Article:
A swollen knuckle may have many causes including injury, infection, osteoarthritis, gout, and rheumatoid arthritis. The swelling results from fluid buildup and inflammation within the joint. Evaluation by a doctor can help determine the specific cause.
Pyogenic Flexor Tenosynovitis
Also known as a trigger finger infection, this condition involves an infection of the tendon sheath in the finger or thumb. It causes acute swelling, redness, and throbbing pain in the affected finger, with difficulty bending. It often occurs due to puncture wounds or skin infections of the hand spreading to the tendon sheath. Diabetes and immune deficiency increase risk. Antibiotics and sometimes surgical drainage are needed.
Psoriatic arthritis is a type of inflammatory arthritis associated with the skin condition psoriasis. Between 10-30% of people with psoriasis develop psoriatic arthritis. It can cause swelling, pain, and eventual joint damage. The distal joints of the fingers are most frequently affected, taking on a sausage-like appearance. Nail changes like pitting are also common.
Raynaud’s phenomenon causes fingers to become abnormally cold, numb, tingly, and painful in response to cold exposure or stress. It results from blood vessel spasms that decrease circulation to the area. The skin may take on a pale or bluish color. Symptoms reverse as circulation returns. Primary Raynaud’s has no known cause, while secondary Raynaud’s occurs due to an underlying disease.
This condition involves abnormal thickening and contracture of the fibrous tissue beneath the palm skin overlying the fingers. It causes the fingers, often the ring and little finger, to bend down toward the palm and become fixed in this flexed position, impairing hand function. Risk factors include older age, diabetes, smoking, and alcohol use. Genetics and Northern European ancestry also increase risk.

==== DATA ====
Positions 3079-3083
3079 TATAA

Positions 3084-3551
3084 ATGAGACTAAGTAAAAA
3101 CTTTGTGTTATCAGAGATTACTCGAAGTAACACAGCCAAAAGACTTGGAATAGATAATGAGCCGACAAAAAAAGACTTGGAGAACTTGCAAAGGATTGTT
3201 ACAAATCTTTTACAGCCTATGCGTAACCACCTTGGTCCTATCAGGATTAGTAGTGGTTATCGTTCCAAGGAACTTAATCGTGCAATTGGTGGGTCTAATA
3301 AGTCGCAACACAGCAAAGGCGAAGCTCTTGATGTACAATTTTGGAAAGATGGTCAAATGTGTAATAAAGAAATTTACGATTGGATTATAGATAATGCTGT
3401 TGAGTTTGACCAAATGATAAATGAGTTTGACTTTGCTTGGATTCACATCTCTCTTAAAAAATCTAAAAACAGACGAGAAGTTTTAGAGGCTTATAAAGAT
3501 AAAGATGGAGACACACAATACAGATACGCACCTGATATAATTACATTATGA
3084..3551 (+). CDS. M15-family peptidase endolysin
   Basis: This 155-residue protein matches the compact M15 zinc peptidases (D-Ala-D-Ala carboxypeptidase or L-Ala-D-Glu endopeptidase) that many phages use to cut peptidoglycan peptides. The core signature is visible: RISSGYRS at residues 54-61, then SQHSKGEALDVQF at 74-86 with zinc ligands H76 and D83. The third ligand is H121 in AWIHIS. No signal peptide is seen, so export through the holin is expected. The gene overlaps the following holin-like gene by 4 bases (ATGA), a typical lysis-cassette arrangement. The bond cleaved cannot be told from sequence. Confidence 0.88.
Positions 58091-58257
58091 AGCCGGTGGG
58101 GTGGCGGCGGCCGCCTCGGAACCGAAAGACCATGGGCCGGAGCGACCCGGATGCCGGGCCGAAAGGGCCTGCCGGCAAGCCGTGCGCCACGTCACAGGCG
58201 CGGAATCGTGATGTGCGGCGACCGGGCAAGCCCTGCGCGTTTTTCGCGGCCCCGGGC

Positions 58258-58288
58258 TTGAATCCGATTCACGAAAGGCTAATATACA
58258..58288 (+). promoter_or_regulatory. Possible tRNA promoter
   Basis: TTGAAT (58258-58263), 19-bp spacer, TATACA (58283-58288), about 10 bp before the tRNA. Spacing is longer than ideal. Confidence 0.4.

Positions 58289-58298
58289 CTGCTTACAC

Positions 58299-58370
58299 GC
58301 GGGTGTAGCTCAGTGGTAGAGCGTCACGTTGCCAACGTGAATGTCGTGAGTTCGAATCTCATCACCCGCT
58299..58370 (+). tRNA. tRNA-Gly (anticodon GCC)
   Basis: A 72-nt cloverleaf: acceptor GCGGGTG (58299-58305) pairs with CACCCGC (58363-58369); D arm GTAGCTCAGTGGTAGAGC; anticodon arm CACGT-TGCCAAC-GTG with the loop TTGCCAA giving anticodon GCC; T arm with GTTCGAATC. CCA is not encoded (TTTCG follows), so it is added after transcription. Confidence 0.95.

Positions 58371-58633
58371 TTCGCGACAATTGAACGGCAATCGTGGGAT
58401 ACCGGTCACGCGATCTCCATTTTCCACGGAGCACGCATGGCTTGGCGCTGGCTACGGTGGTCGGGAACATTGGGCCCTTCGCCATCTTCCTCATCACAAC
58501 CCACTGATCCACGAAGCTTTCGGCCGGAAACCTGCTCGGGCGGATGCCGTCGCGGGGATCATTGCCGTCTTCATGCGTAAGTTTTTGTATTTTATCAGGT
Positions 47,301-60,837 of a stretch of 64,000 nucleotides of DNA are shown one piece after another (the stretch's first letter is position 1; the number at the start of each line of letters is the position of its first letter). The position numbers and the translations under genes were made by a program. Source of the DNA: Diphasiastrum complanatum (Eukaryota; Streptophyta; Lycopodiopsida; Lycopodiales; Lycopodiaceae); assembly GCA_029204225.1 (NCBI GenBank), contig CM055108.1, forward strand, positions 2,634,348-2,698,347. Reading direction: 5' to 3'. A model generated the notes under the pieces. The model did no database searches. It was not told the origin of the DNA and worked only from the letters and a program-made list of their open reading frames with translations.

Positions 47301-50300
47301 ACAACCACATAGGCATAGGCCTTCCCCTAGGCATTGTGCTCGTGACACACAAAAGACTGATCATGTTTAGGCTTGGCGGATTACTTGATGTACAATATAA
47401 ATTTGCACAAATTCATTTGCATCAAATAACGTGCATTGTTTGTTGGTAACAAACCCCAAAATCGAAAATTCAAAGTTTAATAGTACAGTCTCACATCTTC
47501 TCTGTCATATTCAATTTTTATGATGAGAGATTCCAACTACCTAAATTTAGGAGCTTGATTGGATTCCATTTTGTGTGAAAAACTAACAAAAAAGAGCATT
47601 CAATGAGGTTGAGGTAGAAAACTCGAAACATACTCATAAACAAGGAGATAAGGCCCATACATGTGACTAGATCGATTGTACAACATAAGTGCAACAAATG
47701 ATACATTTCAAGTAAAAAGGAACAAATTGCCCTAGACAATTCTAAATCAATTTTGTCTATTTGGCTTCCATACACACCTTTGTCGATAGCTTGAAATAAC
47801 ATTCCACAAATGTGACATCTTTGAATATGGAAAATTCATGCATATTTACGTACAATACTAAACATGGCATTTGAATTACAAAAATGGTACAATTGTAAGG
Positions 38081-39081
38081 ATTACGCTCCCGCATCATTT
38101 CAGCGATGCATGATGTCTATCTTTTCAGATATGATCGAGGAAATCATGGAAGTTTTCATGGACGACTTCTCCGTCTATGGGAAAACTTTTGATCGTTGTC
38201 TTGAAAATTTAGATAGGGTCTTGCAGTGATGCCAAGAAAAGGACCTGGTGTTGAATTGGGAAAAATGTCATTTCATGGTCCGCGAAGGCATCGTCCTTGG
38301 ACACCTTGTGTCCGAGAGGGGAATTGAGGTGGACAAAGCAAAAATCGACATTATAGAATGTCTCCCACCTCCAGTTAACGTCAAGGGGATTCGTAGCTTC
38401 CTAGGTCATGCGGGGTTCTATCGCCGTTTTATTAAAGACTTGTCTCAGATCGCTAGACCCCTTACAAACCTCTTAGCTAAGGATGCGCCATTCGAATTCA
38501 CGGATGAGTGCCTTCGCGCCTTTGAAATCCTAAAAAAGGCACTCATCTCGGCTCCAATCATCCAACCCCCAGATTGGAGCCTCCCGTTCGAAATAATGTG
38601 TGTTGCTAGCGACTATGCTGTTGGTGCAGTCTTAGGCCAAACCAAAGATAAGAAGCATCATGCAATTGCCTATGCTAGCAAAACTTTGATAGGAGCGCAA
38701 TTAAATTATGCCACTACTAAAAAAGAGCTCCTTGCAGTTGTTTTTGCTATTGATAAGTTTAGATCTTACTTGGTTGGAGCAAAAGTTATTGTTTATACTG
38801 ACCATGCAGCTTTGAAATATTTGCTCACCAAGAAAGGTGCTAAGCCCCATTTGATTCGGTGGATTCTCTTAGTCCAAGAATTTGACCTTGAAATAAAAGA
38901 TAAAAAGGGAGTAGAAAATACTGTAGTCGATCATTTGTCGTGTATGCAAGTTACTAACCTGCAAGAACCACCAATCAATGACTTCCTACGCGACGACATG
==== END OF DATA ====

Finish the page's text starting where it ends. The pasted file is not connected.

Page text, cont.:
Various bacteria, viruses, and fungi can sometimes infect the joints, producing inflammation, pain, and swelling. Infectious agents that can infect the finger joints include gonorrhea, hepatitis, parvovirus, echovirus, rubella, and various fungi. Symptoms often come on rapidly and joints may appear red and warm. Blood tests, joint fluid cultures, or other testing can identify the organism.
Systemic lupus erythematosus is an autoimmune disease that can cause joint pain and swelling in the hands. Lupus often first appears in the hand joints and then spreads to other joints over time. Joint swelling may worsen with sun exposure. Rashes, fatigue, and kidney problems can also occur. Blood tests help diagnose lupus.
Also called reactive arthritis, Reiter’s syndrome causes joint inflammation following certain bacterial infections. The classic triad also includes urethritis and conjunctivitis. The joints of the fingers and toes are often involved, appearing swollen and red. Treatment involves managing symptoms and treating the underlying infection if identified.
In conclusion, many conditions can contribute to joint pain in the hands, especially osteoarthritis, rheumatoid arthritis, post-traumatic arthritis, and overuse injuries like carpal tunnel syndrome. Careful evaluation of symptoms, timing, joint involvement, medical history, and risk factors can aid in diagnosis.
Treatments vary based on the specific cause but may include rest, splinting, analgesics, anti-inflammatories, surgery, and medications to slow disease progression. Prompt diagnosis and management can help to reduce pain and maintain optimal hand function.